Some of those words were in Zulu, some were in English, but whatever the language, his message was clear - we are all as one. His set included a lot of old favourites including Great Heart, and Cruel Crazy Beautiful World, where a father gives a message to his son, and Dela where the essence of love is explored.

The world is full of strange behaviour
Every man has to be his own saviour
I know I can make it on my own if I try
But I’m searching for a great heart to stand me by
Underneath the African sky
A great heart to stand me by

Johnny Clegg dancing

Johnny Clegg has a great heart and he had the hearts of the crowd with him, with the light glinting off his guitar like the light that shone through his music, as we all stood beneath the African night sky. He was a treat, playing both guitar and accordion and introducing the audience to the "Zulu street guitar sound". But his dancing in the Zulu Isishameni style captivated the crowd and his performance of Scatterlings of Africa was superb and emotionally charged, with many in the audience rising to their feet.

But the song that really brought the house down was Clegg's tribute to Mandela: "We would like to end our concert with a tribute to a great universal man who passed away on December 5th last year…Nelson Rolihlahla Madiba Tata Khulu Mandela"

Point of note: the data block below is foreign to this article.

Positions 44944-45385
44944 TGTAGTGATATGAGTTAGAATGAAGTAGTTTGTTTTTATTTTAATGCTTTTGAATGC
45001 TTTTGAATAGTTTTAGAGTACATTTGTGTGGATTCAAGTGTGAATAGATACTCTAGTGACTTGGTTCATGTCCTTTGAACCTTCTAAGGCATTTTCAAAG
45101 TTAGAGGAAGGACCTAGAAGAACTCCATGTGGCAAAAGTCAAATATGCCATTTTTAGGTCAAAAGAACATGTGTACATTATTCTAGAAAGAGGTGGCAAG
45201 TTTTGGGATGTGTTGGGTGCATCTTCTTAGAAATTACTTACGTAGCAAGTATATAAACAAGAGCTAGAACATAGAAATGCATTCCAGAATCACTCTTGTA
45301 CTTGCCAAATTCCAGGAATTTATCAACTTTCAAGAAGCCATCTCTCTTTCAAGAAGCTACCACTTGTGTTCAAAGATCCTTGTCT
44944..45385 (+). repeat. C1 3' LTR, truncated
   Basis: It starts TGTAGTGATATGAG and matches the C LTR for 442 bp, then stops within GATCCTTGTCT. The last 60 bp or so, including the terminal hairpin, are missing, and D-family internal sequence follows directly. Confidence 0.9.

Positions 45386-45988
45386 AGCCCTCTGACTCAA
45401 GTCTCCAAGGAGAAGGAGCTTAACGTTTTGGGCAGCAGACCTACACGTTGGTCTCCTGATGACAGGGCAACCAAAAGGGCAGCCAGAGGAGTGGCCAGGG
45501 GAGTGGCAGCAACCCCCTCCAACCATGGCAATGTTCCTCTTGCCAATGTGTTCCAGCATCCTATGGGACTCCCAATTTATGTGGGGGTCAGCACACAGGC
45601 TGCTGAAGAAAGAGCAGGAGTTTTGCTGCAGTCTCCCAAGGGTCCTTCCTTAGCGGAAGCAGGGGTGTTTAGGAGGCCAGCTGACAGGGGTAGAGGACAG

A heartfelt rendition of Asimbonanga gave the audience goosebumps and brought tears to the eyes. Those who weren't already on their feet dancing rose to give a standing ovation that demanded an encore.

South African audience member Helen Ranger summed it up beautifully - "I AM a scatterling of Africa! It makes my heart sing because it's music from home".

The second half of the evening brought a Fes Festival favourite back to the stage. Youssou N'Dour, dressed in resplendent white, arrived with thirteen backing musicians and an acrobat. The fact that he had no less than three keyboards showed he meant business. He wasted no time on chit chat, but launched into a set that had the audience up dancing. It took several failed attempts before the security guards realised that dancing was an okay activity and possibly even spiritual.